R
rpmath
Guest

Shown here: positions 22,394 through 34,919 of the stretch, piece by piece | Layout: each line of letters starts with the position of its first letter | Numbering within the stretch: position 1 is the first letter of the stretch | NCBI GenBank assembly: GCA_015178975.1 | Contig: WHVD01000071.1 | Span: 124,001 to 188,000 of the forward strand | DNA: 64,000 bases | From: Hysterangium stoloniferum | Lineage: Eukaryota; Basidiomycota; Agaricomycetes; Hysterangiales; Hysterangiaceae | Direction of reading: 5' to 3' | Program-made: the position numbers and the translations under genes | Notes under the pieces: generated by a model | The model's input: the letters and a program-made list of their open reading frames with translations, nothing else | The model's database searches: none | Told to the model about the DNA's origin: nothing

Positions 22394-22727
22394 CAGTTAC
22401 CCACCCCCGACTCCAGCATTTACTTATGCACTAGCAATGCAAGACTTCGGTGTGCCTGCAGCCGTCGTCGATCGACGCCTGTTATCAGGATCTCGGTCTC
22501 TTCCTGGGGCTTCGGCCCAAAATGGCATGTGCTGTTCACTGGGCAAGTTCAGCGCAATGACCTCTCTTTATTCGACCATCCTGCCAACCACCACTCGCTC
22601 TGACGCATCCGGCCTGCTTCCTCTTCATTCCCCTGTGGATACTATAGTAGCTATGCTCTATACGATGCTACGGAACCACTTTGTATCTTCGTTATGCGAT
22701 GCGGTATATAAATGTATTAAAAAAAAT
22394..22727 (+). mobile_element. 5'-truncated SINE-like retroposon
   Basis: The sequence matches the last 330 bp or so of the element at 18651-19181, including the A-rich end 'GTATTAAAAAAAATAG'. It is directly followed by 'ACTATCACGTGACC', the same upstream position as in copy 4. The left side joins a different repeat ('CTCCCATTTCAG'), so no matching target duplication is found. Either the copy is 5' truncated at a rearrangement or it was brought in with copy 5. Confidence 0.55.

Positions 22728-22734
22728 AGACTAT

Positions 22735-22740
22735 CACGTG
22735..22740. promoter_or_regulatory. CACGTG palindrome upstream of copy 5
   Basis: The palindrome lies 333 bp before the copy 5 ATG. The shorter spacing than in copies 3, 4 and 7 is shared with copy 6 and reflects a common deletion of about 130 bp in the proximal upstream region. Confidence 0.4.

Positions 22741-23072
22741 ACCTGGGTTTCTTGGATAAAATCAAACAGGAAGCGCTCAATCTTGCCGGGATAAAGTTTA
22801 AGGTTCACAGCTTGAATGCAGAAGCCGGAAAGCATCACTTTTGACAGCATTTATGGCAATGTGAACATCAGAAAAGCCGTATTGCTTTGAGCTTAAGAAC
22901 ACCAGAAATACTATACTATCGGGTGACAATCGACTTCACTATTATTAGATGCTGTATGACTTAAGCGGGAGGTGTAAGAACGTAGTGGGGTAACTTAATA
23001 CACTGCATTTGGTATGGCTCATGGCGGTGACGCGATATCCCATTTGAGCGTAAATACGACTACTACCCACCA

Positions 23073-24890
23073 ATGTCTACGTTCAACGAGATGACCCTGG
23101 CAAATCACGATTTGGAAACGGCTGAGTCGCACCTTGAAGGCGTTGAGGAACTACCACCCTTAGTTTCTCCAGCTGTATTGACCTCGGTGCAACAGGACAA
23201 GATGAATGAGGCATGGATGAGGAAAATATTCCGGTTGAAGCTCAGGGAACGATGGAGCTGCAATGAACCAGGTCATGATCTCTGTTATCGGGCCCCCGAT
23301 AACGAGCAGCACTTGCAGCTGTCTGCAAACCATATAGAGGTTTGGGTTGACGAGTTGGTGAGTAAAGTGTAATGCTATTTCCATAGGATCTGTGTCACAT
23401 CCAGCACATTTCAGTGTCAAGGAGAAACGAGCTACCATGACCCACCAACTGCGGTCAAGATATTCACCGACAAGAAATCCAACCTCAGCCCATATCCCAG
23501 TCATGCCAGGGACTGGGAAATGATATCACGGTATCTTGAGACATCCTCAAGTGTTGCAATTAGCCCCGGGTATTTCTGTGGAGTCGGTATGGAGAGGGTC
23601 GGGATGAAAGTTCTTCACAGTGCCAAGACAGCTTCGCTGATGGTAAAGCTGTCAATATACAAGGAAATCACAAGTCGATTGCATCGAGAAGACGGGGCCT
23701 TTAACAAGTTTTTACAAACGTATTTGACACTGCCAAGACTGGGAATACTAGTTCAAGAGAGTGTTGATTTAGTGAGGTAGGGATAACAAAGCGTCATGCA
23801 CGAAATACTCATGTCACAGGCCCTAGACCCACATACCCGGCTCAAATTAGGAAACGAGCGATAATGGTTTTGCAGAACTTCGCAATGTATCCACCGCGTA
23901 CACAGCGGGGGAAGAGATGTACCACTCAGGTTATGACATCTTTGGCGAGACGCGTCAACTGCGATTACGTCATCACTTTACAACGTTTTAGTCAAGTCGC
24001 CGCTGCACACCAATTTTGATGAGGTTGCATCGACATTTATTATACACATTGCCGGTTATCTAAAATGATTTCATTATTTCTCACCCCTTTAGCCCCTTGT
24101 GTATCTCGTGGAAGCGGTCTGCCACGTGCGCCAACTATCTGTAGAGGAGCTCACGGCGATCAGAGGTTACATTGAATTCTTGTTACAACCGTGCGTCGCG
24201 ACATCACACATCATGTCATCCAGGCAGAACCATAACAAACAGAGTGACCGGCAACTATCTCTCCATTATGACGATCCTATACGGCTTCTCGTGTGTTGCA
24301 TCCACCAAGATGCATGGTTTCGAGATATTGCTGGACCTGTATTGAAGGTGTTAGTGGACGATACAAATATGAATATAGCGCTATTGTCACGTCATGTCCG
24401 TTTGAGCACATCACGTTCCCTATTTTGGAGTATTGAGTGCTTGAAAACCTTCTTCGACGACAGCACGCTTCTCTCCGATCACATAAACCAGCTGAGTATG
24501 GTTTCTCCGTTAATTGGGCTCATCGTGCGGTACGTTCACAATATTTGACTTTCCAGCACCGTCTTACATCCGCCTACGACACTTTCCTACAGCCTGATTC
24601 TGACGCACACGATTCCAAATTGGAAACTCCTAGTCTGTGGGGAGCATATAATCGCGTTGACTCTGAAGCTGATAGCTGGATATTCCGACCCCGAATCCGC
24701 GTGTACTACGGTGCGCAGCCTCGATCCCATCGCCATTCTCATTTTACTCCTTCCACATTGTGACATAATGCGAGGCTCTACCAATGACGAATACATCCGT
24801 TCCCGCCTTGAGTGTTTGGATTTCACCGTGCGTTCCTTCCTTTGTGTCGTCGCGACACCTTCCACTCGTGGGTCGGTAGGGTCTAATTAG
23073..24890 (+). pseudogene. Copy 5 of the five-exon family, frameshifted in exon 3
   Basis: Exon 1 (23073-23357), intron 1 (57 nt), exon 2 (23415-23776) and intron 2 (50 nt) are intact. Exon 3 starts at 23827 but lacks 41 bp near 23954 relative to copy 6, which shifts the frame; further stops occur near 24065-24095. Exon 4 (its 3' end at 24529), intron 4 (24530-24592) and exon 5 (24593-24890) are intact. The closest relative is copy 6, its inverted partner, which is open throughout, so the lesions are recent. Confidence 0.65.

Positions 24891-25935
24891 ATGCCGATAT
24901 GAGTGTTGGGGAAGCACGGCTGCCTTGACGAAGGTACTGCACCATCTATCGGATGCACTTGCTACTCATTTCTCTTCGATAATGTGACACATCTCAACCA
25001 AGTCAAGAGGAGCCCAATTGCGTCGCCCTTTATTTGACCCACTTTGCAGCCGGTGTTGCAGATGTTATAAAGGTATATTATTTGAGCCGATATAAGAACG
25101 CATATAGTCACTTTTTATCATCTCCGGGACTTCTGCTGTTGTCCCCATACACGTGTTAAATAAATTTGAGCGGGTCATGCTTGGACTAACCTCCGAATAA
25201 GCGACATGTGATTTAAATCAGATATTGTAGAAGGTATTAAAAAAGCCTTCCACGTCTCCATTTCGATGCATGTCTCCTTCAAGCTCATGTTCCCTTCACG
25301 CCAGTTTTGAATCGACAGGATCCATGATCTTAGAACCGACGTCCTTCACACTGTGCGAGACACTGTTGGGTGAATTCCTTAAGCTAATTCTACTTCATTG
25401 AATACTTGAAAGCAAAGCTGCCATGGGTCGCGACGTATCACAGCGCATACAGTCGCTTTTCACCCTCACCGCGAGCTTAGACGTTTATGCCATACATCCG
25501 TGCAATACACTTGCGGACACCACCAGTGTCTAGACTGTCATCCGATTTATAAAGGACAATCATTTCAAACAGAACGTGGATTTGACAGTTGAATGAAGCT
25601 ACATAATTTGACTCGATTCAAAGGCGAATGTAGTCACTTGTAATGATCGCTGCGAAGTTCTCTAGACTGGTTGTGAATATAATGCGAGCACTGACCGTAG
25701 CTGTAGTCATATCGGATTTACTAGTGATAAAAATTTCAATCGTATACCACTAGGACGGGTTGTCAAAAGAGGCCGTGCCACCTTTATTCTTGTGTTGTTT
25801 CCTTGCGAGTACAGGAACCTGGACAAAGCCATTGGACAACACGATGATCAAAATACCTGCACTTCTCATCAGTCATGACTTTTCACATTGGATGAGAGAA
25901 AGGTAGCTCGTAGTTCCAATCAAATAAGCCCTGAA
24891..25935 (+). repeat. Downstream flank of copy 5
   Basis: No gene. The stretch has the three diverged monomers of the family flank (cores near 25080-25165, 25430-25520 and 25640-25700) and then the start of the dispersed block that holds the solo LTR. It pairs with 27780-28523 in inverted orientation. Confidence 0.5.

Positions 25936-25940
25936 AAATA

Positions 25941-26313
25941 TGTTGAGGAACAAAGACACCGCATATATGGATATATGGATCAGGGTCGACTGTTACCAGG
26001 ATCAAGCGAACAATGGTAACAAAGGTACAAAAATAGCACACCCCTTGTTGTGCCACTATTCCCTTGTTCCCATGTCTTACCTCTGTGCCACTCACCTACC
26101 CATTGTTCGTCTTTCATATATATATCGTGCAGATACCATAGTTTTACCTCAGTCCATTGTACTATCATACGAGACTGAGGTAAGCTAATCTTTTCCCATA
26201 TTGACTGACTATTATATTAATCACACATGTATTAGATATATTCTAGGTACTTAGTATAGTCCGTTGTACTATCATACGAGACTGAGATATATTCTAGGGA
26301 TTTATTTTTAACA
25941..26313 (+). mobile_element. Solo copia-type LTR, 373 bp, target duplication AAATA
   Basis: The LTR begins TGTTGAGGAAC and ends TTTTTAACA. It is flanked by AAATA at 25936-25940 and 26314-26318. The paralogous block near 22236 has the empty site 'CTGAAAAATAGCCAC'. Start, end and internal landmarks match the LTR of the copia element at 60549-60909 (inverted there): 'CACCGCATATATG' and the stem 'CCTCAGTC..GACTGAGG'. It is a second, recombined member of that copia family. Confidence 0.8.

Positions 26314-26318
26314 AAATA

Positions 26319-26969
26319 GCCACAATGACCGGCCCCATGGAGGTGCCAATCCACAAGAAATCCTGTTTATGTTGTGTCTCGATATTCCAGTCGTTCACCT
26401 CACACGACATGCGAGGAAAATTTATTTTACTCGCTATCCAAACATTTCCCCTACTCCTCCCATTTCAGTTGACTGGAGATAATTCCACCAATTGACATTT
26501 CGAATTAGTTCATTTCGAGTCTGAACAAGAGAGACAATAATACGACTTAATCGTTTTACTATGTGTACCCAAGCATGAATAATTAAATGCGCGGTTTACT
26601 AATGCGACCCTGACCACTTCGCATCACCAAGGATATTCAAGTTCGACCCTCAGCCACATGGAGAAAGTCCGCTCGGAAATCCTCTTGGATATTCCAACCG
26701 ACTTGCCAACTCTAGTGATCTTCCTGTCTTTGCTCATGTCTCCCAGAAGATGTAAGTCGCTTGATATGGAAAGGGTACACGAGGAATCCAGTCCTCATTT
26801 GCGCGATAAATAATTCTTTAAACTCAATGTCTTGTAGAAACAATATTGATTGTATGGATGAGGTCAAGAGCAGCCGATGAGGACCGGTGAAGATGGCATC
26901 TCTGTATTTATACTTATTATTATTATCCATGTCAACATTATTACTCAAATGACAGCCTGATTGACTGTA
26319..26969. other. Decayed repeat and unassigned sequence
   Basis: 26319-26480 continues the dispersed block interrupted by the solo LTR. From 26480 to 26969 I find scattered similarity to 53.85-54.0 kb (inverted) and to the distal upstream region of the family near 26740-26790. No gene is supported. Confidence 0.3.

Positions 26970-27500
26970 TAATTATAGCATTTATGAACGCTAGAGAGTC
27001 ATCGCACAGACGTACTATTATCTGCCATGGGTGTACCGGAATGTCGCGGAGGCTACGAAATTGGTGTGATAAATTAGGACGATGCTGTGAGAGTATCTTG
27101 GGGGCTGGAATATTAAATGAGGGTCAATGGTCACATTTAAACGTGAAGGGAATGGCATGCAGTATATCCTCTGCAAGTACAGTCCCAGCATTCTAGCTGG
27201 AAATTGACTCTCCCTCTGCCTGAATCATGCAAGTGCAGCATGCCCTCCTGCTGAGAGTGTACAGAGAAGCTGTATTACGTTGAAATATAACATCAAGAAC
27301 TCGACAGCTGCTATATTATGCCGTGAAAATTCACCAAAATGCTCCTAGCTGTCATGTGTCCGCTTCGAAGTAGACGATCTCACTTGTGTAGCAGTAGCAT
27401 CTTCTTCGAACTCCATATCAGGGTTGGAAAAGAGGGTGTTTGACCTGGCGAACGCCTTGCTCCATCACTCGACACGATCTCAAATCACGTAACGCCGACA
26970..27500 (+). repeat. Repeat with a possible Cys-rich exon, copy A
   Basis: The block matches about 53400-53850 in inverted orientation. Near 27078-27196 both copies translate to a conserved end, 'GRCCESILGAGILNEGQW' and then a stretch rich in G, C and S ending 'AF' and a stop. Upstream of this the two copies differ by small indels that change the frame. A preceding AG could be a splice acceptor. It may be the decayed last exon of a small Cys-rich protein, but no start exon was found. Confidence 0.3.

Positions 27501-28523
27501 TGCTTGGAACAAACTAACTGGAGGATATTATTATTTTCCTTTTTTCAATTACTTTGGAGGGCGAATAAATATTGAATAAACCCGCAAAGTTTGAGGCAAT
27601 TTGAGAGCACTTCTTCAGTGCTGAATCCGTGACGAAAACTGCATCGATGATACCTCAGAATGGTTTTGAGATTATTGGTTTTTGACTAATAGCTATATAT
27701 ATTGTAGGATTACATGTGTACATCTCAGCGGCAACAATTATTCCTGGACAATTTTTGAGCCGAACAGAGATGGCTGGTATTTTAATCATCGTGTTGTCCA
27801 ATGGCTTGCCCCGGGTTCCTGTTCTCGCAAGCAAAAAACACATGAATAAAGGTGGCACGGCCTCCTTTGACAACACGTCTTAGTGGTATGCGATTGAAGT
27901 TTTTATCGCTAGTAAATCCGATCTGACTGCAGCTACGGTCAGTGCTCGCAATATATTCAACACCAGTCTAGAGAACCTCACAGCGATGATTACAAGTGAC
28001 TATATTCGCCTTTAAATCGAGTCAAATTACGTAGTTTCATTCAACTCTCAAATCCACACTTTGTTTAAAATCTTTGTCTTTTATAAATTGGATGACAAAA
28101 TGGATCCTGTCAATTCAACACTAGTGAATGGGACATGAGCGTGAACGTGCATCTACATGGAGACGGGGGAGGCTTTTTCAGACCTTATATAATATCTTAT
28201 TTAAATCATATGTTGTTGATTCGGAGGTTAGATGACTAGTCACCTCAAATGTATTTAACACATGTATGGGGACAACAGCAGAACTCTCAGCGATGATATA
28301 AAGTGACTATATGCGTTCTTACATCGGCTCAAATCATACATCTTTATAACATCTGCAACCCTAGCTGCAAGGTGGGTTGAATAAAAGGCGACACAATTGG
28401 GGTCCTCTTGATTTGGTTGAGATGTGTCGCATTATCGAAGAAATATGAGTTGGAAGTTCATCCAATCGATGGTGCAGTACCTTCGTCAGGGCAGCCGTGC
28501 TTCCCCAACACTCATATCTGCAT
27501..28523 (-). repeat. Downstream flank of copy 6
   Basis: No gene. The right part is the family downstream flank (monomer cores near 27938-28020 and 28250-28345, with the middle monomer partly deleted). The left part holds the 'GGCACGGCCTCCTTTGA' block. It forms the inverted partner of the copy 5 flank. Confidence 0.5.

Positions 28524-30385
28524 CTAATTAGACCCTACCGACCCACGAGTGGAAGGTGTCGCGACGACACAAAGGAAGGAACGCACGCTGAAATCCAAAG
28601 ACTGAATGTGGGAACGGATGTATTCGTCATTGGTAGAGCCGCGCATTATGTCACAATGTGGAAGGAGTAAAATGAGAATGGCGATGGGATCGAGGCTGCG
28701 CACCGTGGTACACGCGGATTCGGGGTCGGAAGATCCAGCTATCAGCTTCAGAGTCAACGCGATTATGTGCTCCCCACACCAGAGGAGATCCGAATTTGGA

Except for distances too close to the Schwarzschild radius, the Newton inverse square law is supposed to be very accurate for Gravity...<br />but what happens if the universe is curve?<br />I think gravity must be a little stronger than supposed for a flat universe.<br /><br />If the Universe is the 3D surface of a 4D hypersphere, y can represent it as the attached picture.<br />Lets say the Universe radius is R, I have a mass at point A and I want to test the gravity field at some point B whose distance to A is d.<br /><br />By Newton:<br />a = -GM / r<sup>2</sup><br /><br />but if the universe is round, the real radius of the sphere centered in A where the gravity is distributed when it reaches B is not the same distance d between A and B, but a smaller value r, that I can calculate as:<br /> r = R sin(d / R)<br />and: <br /> a = -GM / (R sin(d / R))<sup>2</sup><br /><br />if d is much smaller than the universe:<br /> a = -GM / d<sup>2</sup> -GM /(3 R<sup>2</sup>) -GM d<sup>2</sup> /(15 R<sup>4</sup>) - ...<br /><br /> a = -GM / d<sup>2</sup> * ( 1 + 1/3 (d/R)<sup>2</sup> + 1/15 (d/R)<sup>4</sup> + ... )<br /><br />Is seems as a good way to get the size of the universe... but may be “d / R” is too small to measure the “1/3 (d/R)<sup>2</sup>” factor...<br /><br />If average Universe expansion speed is near light speed, R will be near 14 * 10<sup>9</sup> light years the earth orbit radius is near 8 light minutes, so d/R will be near 8 min / ( 14 * 10<sup>9</sup> * 365.25 * 24 * 60 min) = 10<sup>-15</sup><br /><br />can a error in the acceleration of 10<sup>-30</sup> be measured?<br />